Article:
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January 20, 2003
Councillors call on province to end cap on hostel funding
City Budget Chief David Shiner and Community Services Committee Chair Olivia
Chow today visited Women's Residence - Toronto's largest shelter for women - to
witness the human side of homeless shelter services. In particular, the two
councillors saw the range of programs such as counselling and healthcare being
offered at Women's Residence that go far beyond providing basic shelter.

"Women's Residence provides much more than meals and a bed. But provincial
funding provides for little more than that," said Councillor Shiner. "The City
of Toronto has no choice but to invest in essential services that can help
homeless women, men and families get back on their feet. Property taxpayers
shouldn't be forced to subsidize the provincial government by funding such
immediate and necessary shelters and counselling services."

Under the provincial funding formula for homeless shelters across Ontario, the
province shares the cost of homeless shelters with municipalities but caps the
operating cost at $38 per person per day, of which the province pays 80 per
cent or $30.40. In Toronto, the average daily shelter cost is about $50 per
person, leaving the City of Toronto property taxpayers to pay the difference.

"Most of the women staying at this shelter have a host of needs that make
support services crucial to their well-being and progress," said Councillor
Chow. She said that "homeless shelters are not just about three meals and a bed
anymore," and commended Women's Residence for doing a great job helping to
guide women out of homelessness.

In a joint letter sent to Community, Family and Children's Services Minister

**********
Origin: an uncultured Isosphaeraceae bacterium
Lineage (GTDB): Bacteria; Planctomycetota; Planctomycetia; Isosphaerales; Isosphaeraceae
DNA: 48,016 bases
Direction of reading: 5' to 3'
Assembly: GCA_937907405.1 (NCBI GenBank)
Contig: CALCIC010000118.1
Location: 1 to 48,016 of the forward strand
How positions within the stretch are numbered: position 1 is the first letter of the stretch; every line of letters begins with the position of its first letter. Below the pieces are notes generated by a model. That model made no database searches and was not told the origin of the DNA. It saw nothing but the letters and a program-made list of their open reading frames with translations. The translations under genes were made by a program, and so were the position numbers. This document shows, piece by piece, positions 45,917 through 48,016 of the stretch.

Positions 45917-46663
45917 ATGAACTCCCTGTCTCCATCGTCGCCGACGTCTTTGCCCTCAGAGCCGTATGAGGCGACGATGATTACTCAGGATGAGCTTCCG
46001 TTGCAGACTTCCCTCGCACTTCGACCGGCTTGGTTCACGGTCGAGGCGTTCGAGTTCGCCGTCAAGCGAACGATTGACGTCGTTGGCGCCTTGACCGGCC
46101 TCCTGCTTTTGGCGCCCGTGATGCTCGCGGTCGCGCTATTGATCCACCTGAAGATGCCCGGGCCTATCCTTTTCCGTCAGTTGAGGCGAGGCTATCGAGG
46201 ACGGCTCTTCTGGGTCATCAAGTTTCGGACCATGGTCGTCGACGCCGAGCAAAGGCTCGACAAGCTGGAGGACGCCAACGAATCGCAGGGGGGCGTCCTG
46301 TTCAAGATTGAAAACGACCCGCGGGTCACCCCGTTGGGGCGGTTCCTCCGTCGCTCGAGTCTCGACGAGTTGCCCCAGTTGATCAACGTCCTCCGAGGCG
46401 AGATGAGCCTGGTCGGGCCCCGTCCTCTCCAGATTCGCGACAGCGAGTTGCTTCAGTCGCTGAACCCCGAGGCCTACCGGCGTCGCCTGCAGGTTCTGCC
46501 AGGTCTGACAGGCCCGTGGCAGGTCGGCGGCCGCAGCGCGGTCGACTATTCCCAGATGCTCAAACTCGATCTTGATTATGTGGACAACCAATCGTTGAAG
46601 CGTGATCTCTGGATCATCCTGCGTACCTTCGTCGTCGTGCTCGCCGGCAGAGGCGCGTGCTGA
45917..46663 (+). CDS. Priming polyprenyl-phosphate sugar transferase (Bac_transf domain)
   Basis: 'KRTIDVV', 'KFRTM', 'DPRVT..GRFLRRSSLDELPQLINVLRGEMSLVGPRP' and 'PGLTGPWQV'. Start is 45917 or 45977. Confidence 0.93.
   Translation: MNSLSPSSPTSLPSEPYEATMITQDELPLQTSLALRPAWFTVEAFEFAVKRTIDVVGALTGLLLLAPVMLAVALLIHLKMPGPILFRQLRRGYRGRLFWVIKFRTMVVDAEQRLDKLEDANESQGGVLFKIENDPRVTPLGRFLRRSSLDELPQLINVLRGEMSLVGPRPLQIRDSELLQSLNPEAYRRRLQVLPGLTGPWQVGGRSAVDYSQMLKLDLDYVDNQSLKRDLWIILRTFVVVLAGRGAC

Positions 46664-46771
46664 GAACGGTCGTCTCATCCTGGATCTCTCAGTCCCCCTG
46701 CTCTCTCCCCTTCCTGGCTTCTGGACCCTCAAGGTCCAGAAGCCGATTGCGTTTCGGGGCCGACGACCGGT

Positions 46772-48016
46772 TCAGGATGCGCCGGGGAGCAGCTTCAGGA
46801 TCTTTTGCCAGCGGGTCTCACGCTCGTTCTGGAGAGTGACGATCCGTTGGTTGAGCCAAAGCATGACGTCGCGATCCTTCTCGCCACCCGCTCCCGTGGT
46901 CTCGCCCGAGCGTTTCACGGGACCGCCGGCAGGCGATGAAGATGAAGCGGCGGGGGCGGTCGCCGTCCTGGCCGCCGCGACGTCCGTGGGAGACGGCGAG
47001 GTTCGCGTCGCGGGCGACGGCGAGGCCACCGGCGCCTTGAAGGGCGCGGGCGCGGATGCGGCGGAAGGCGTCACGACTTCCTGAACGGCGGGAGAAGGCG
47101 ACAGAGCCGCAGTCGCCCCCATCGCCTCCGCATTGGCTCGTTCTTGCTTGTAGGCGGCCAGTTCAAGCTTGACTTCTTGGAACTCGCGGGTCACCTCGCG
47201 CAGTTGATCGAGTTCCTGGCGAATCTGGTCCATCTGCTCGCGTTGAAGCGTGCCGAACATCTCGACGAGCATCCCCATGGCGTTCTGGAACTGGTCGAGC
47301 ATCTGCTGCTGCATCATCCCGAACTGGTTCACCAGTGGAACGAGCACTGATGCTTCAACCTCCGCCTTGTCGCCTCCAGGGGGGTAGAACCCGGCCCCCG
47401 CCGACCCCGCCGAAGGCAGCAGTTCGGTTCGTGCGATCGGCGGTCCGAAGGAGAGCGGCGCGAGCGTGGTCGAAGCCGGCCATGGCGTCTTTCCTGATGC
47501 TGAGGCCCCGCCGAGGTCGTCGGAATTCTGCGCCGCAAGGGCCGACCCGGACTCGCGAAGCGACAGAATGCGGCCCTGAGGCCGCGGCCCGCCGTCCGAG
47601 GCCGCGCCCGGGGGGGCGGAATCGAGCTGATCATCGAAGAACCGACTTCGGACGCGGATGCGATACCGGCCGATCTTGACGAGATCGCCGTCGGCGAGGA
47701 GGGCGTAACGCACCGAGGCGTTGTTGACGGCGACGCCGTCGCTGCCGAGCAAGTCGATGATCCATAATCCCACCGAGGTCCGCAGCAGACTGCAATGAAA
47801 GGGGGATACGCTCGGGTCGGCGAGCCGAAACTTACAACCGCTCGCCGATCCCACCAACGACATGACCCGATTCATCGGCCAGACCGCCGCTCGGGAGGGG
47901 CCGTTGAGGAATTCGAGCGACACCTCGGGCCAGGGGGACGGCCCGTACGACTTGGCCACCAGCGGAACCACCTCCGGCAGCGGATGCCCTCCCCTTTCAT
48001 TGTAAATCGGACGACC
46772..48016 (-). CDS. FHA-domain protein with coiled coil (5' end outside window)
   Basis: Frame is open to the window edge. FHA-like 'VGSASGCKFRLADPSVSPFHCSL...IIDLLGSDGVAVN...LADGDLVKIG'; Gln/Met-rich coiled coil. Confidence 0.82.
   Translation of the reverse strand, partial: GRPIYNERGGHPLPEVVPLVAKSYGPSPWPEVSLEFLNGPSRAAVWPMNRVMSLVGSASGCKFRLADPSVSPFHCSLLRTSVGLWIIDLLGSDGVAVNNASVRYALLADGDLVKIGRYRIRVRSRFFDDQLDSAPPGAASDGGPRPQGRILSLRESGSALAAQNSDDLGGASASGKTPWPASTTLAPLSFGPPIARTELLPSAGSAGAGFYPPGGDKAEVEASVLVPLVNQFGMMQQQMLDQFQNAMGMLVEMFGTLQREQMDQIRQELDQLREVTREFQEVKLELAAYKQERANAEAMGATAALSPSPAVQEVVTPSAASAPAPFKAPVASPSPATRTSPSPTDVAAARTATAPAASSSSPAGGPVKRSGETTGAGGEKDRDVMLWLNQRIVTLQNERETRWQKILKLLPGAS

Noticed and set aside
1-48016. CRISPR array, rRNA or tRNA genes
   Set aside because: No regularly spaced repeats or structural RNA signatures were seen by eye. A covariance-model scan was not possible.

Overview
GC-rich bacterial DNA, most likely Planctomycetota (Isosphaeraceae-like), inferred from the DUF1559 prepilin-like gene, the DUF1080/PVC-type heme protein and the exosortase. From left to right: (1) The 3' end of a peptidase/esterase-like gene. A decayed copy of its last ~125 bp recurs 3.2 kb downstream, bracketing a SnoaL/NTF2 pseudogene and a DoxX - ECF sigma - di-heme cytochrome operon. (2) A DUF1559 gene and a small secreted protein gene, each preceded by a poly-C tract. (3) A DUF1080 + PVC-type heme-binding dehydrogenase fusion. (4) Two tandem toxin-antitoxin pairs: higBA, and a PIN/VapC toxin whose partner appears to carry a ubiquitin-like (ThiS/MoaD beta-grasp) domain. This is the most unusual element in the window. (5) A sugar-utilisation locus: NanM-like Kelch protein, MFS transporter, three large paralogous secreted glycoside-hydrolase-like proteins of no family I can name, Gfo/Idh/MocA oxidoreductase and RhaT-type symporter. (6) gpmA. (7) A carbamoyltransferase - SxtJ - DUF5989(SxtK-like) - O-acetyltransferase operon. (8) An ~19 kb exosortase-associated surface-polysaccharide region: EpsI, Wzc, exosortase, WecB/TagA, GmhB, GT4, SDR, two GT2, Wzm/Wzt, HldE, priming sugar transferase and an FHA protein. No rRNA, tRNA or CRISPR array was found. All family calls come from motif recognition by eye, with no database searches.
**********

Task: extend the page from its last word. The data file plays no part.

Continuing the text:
Brenda Elliott today, Councillors Shiner and Chow urged the provincial
government to eliminate its cap on hostel funding in view of the support
services being provided. The councillors pointed out that City of Toronto
property taxpayers will pay $16 million more than its share of the cost to
operate homeless shelters this year due to the provincial cap. In the case of
Women's Residence alone, the provincial-funding shortfall will amount to almost
$3.3 million in 2003.

Support services at Women's Residence, as in many homeless shelters across the
city, include mental health and addiction counselling, healthcare, employment
and skills training and housing search services. The shelter also operates "The
Lounge" harm-reduction program for high-needs women, Bellwoods House for women
who are chronically homeless and the Adelaide Resource Centre for Women that
offers a wide range of ongoing support, health and skills programming in
partnership with several community-based agencies.

Last year, nearly 2,500 women, ranging in age from 19 to 91 years, stayed at
Women's Residence. Two-thirds of the women were dealing with mental health
issues. One in five were victims of domestic assault. The Adelaide Resource
Centre for women received almost 23,000 visits in 2002.

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